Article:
The lipped mouth, with sensor viewing the killzone.
A closeup of the solenoid attached to the base.  The screw facing the camera is a setscrew to clamp onto the copper stem.  The big bolt is for securing to the base through the drain hole with an eye-bolt for hanging. 


Trying to cram everything on a small enough breadboard to fit into the pot.

The electronics don't quite fit in the pot.

Bill of Materials

  • Hardware
    • DVD case
    • 4" Terra Cotta Pot
    • 16" Copper Tube, 3/8" OD
    • 3/8" HDPE scrap, about 1" by 6"
    • Misc. Small Nuts and Bolts
    • Instrument Wire, .38mm by about 4'
  • Electronics
    • Microchip PIC18LF25K22 - Microcontroller
    • National Semiconductor LM2586 - Flyback Regulator
    • Bosch SFH7741 - Proximity Sensor
    • Guardian T4X12-INT-12DC - Solenoid
    • .47uF Capacitor
    • .1uF Capacitor
    • 100uF Capacitor
    • 680uF Capacitor
    • 2k Resistor
    • 4.7k Resistor
    • 10k Resistor
    • 1k Potentiometer
    • 15uH Coil
    • 1N5820 Diode
    • Random LED for diagnostics
    • Small breadboard and jumpers
    • .1" Male headers x12

Biggest Challenge

So many!  I think the one that had me stumped for the longest was realizing that I needed to calibrate the proximity sensor.  The datasheet gives an arbitrary value that didn't work for me, and I ruined a sensor because of it.  Now I know to try a potentiometer on any pin labeled "prog" or "calibrate" tied to a resistor.
Close runners-up:
  • Getting RB to act as input pins.  Still haven't figured it out.  I used RA 4 as an input instead.
  • Figuring out how to trigger the solenoid without running power to components when not needed.

Improvements

I think the biggest improvement needed is to utilize a servo and a trigger-action mechanism to pull the mouth shut.  This would remove the need for a voltage booster, and its extra components.  Sensing the fly should also be more reliable.  Maybe a PIR sensor with the range cranked way down?

How This Started

Reading in the Make blog about the series focused on minimizing power requirements for microprocessor circuits piqued my interest because I have been disappointed with the battery life of an Arduino project powered by a 9v battery.  I followed the first newsletters and contest by simply observing.  I decided to overcome my fear of using a bare microcontroller after reading about the second series and having the desire to make a flytrap. 

Without this contest, I wouldn't have the impetus to explore the world of microcontrollers outside the realm of Arduino.  Also, I may not have had the realization that the reason I enjoy electronics so much is because I'm really not good at it, and I have so much to learn.  Thanks to Microchip, Energizer, and Make dudes Matt and Gareth!


Näherungssensor

posted Dec 14, 2010, 1:09 PM by Eric McKinley   [ updated Dec 22, 2010, 12:06 PM ]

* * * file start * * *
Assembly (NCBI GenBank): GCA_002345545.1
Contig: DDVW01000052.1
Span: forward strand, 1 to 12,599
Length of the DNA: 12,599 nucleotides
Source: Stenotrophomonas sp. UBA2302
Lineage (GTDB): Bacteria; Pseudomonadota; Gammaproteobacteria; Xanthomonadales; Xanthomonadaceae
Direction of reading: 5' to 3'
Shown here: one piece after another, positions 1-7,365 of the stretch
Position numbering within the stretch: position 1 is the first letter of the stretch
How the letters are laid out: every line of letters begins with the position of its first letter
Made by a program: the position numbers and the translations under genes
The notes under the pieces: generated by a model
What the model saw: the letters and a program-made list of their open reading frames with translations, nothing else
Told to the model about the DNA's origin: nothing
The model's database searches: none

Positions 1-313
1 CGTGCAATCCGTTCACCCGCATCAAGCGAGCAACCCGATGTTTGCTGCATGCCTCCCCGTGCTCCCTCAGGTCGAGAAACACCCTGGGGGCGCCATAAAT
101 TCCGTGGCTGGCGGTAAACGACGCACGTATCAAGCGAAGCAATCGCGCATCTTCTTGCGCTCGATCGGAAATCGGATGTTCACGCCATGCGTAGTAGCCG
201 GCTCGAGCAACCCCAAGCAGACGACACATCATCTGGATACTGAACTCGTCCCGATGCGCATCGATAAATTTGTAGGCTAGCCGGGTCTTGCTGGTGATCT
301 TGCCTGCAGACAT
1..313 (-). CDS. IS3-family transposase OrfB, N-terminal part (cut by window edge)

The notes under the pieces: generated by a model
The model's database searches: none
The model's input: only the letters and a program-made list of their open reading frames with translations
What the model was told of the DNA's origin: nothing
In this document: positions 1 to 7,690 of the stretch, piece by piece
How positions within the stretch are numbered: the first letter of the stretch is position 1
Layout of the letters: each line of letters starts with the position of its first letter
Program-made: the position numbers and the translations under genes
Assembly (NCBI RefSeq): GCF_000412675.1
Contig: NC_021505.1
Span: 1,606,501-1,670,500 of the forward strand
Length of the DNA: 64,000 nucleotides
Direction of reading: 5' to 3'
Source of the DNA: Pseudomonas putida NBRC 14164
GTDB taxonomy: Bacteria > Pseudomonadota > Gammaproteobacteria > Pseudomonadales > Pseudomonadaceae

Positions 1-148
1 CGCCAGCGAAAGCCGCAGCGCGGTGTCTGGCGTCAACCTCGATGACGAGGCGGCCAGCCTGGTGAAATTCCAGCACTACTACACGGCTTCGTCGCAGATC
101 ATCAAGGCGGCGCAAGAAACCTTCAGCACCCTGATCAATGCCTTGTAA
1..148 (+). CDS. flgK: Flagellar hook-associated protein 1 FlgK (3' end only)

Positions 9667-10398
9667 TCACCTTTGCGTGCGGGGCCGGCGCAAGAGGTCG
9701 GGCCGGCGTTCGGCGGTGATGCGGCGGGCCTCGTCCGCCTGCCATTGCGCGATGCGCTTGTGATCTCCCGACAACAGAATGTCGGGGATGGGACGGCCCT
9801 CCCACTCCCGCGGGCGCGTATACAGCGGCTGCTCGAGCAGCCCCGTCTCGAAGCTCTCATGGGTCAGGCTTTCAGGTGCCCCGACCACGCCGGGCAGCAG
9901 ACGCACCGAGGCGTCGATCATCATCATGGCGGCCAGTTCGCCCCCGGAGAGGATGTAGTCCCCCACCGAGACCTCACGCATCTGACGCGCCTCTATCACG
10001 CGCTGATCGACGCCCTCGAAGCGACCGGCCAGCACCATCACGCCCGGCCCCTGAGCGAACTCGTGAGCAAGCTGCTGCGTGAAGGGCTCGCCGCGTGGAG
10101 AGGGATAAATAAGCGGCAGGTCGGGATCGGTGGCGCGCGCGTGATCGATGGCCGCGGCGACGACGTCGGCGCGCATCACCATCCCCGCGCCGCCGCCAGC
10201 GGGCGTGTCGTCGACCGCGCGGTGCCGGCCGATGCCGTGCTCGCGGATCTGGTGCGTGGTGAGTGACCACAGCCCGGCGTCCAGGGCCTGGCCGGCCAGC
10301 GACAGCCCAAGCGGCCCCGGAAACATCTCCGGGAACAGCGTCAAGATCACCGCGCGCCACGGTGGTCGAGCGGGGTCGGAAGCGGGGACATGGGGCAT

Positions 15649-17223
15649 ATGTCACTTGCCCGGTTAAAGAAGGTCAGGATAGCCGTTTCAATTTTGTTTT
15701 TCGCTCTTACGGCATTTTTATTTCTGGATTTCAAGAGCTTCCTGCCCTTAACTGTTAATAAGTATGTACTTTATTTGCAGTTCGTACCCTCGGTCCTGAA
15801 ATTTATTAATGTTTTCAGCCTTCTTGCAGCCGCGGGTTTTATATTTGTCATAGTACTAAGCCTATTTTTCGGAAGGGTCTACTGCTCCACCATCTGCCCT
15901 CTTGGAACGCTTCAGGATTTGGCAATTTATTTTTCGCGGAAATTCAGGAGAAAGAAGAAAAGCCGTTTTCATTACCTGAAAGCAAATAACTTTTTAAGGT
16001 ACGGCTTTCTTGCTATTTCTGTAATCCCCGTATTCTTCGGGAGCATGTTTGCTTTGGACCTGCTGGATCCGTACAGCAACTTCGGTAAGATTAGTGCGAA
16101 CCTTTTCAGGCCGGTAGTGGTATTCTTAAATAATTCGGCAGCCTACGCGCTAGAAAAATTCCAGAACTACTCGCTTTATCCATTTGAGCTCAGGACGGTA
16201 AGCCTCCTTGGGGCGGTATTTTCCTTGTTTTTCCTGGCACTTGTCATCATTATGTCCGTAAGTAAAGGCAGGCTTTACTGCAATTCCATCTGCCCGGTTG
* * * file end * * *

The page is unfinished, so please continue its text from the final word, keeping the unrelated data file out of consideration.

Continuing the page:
Bosch's  proximity sensor (Näherungssensor in German), the SFH 7741, arrived from Digikey yesterday.  Despite being about 1/4 the size I was expecting, I got it wired up to a ribbon cable and male header pins.  Of note is the ribbon cable I used, which I took from the new type of IDE (parallel ATA) cable that has 80 conductors.  These are much smaller, and actually made soldering easier, as the gauge caused the wires to line up perfectly with the proximity sensor. 

Steps to solder something so tiny:
  1. Get that iron cranked down to about 400 deg F
  2. Separate the wires about 15mm from the end of the cable.
  3. Cut the pin1 wire (red) about 2.5mm shorter than the rest. 
  4. Repeat for wires 3 and 5, so 2, 4, and 6 will reach across the device to pins 6, 5, and 4 respectively.
  5. Strip and tin 1mm of each wire.  Tinning will cause the insulation to roll back a bit, so that's why we only strip 1mm.  I used the 26g slot on my strippers at an angle.
  6. Tin the pads on the device.  Between each tinning, allow the device to cool for at least 15 seconds. 
  7. Fold wires 2, 4, and 6 out of the way for the moment
  8. Tack wires 1, 3, and 5, allowing time for the device to cool between each tack. 
  9. Fold wires 2, 4, and 6 back down so they meet pins 6, 5, and 4 respectively, and tack. 
  10. Remember when soldering the header, that the wires correspond to different pins:
    1. 1
    2. 6
    3. 2
    4. 5
    5. 3
    6. 4
According to the datasheet attached below, pin 1 should not be connected, so I'll just snip it at the sensor.  Pins 2 and 4 should go to ground, 3 is the output, 5 is V+, and 6 is "prog" or what we'll use for adjustment. 

I've wired it up, but am not getting a reading from it.  Not quite sure what resistor value I should try for prog, but I've tried 0, 100, 10k, and no resistor to ground...  Maybe I fried it, as the data sheet specs 250 deg F for soldering...



UPDATE - 12/16/2010
Because I thought I fried it, I swapped it for my spare.  Still nothing but 0v on all pins but Vin.  The datasheet says "please don't use a regulated power supply" but I don't know if that poor translation means it won't give reliable results or if it just won't work.  So, I pull out some batteries, but they'll only net me 3v.  Checking the datasheet says 2.4v min.  Perfect. 

Plug it in... Same thing.  What am I missing? 



UPDATE 12/17/2010
Checking pin 1 on the scope I see a peak of voltage every 79ms.  The datasheet says the refresh time is between 60 and 90 ms, so this is within spec.  So why still no output? 

I wasn't using the 100uF cap recommended in the datasheet, and the device got very hot.  Did I cook it?  Probably.  Digikey, you're welcome.  I needed a motor controller anyway, so I just placed another order.  At $6 each, I've learned my lesson to read the datasheet first....



UPDATE 12/22/2010 - IT WORKS!